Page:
Budget and health impact of switching eligible patients with atrial fibrillation to lower- dose dabigatran

Tanja Fens*, Lisa de Jong, Bregt Kappelhoff, Cornelis Boersma, Maarten J. Postma

*Bijbehorende auteur voor dit werk

OnderzoeksoutputAcademicpeer review

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Objectives: To assess the comparative budget and health impact of lower-dose dabigatran versus reduced doses of apixaban and rivaroxaban in atrial fibrillation (AF) patients eligible for a lower-/reduced-dose due to individual patient characteristics in the Netherlands. 

Methods: A budget impact model was developed in accordance with ISPOR guidelines. A 3-year-time horizon was considered, and analyses were conducted from a Dutch healthcare payer’s perspective. The model applies published data to local AF-epidemiology, allowing calculations to estimate clinical events (strokes and haemorrhages) and costs. The analyses were based on real-world outcomes from patients with AF receiving a first direct oral anticoagulant (DOAC) prescription for low-dose dabigatran (110 mg) and a reduced dose of apixaban (2.5 mg) or rivaroxaban (15 mg). Two situations of switching treatments from one to another DOAC were modelled: switching from apixaban to dabigatran and from rivaroxaban to dabigatran. Base case results were given as savings per 100 patient-year, per total Dutch population, and events avoided. A univariate sensitivity analysis was conducted to explore the uncertainty around epidemiological and event costs input data. Scenario analyses were performed to estimate the effect of different market shares and potential price reductions due to future patent expiry for the total real-world population from the Netherlands.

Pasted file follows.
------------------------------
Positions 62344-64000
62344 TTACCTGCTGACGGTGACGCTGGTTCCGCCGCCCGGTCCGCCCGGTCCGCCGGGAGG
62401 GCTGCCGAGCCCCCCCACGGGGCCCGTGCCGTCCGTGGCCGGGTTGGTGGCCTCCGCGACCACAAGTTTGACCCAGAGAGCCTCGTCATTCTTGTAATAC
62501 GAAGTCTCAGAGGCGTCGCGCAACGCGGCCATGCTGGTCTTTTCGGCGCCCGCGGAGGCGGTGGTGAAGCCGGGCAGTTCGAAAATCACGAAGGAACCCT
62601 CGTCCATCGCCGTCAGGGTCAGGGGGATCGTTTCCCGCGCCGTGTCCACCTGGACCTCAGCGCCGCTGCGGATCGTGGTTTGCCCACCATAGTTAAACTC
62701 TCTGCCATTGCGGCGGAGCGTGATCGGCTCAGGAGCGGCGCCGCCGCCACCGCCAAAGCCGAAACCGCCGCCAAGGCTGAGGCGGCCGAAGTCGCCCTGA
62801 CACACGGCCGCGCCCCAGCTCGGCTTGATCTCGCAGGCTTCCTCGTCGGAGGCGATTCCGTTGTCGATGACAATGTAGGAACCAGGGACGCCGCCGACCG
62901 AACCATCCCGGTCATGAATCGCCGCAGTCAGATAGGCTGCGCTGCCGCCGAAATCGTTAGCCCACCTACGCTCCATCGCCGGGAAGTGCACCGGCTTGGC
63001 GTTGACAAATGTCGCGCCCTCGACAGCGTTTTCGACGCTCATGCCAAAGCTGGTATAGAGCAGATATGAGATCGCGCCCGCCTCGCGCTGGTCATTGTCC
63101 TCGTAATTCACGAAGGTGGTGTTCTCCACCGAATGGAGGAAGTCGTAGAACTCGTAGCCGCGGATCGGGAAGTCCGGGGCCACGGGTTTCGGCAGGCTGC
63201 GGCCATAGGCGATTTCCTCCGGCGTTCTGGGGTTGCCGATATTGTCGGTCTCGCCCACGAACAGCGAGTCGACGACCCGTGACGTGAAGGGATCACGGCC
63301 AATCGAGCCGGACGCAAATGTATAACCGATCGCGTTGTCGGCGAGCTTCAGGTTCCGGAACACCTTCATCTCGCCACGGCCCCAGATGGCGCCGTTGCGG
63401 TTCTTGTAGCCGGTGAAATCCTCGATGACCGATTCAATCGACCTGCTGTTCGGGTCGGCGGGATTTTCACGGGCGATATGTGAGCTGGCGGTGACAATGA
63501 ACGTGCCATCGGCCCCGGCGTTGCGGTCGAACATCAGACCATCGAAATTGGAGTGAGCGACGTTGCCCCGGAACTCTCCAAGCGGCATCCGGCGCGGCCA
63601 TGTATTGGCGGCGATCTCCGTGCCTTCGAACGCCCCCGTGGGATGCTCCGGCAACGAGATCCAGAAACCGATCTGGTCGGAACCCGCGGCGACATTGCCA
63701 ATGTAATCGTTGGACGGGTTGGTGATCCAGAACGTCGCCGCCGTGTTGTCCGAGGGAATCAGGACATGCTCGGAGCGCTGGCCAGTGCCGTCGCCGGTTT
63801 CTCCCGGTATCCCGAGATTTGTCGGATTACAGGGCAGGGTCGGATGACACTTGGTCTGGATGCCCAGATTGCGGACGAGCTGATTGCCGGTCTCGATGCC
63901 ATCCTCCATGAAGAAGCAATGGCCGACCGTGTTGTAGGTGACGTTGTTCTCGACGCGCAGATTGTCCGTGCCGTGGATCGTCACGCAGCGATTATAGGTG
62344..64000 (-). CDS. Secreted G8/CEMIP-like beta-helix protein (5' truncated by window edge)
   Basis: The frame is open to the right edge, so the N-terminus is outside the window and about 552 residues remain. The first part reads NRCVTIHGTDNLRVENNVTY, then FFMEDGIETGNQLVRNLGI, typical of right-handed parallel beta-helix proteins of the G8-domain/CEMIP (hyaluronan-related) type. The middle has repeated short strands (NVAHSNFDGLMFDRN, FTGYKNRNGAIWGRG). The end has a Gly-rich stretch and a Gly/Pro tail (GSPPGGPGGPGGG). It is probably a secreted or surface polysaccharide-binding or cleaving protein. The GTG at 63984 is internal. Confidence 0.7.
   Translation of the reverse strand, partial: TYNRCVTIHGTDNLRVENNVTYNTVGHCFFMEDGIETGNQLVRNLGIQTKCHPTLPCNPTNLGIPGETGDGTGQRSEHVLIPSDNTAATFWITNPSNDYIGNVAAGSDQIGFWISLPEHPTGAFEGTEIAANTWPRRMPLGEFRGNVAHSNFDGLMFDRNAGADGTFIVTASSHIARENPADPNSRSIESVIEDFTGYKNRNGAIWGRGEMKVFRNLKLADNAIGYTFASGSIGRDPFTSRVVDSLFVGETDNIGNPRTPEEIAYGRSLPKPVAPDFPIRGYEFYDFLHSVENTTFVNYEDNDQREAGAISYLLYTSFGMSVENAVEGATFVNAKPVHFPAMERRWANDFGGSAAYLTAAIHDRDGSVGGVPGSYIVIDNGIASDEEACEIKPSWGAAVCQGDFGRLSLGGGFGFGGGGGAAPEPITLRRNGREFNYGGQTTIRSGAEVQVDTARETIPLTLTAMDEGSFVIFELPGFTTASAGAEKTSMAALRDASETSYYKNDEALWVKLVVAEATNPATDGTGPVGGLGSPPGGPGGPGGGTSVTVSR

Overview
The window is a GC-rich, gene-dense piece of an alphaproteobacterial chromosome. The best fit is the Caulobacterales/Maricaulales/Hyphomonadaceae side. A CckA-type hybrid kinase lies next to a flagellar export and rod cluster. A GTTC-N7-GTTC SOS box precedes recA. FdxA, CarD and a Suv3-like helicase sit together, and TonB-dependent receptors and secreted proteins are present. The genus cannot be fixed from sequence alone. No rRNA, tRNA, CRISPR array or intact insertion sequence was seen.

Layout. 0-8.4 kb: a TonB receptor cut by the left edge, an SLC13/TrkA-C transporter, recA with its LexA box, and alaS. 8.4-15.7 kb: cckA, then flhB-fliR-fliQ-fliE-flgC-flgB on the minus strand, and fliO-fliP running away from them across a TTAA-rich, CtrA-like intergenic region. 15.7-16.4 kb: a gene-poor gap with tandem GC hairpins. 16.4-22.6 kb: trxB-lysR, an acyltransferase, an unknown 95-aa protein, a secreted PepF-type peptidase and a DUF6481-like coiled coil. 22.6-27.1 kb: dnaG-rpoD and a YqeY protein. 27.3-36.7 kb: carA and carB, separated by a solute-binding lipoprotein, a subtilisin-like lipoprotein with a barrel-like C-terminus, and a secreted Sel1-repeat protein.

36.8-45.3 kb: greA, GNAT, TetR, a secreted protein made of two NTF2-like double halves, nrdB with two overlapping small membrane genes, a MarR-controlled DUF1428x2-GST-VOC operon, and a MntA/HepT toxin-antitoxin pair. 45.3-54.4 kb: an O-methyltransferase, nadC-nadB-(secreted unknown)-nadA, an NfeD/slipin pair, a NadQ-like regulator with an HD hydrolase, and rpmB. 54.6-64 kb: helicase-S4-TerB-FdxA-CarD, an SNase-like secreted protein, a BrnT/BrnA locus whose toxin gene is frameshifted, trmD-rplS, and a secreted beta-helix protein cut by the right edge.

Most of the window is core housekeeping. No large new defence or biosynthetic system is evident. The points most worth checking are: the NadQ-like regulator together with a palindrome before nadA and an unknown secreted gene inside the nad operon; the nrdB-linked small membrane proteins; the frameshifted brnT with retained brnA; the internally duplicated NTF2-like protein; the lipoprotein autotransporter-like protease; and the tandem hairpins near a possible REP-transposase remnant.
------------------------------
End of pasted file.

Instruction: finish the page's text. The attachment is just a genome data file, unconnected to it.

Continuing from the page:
Results: The 3-years outcomes of switching patients eligible for a lower-/reduced-dose due to individual patient characteristics from apixaban or rivaroxaban to dabigatran resulted in cost savings estimated at €157 or €72 thousand per 100 patient-years, respectively, or €146 million per total Dutch population. Looking into the clinical events, dabigatran reflected the lowest number of mortalities, ischemic strokes, major bleeding, non-major bleeding, and haemorrhagic stroke compared to apixaban and rivaroxaban. The sensitivity analysis consistently reflected cost savings, with the ischeamic stroke events having the biggest impact. Accounting for the Dutch situation, both scenarios showed total savings ranging from €45 to €229 million over 3 years. 

Conclusions: Switching eligible AF-patients from reduced-dose apixaban or rivaroxaban to lower-dose dabigatran has the potential to reduce healthcare payer’s budget expenditures and provide health gains. Cost savings can potentially be further enhanced by market share adjustments and further price reductions.

Originele taal-2English
Artikelnummer2247719
Aantal pagina's16
TijdschriftJournal of Market Access and Health Policy
Volume11
Nummer van het tijdschrift1
DOI's
StatusPublished - 2023

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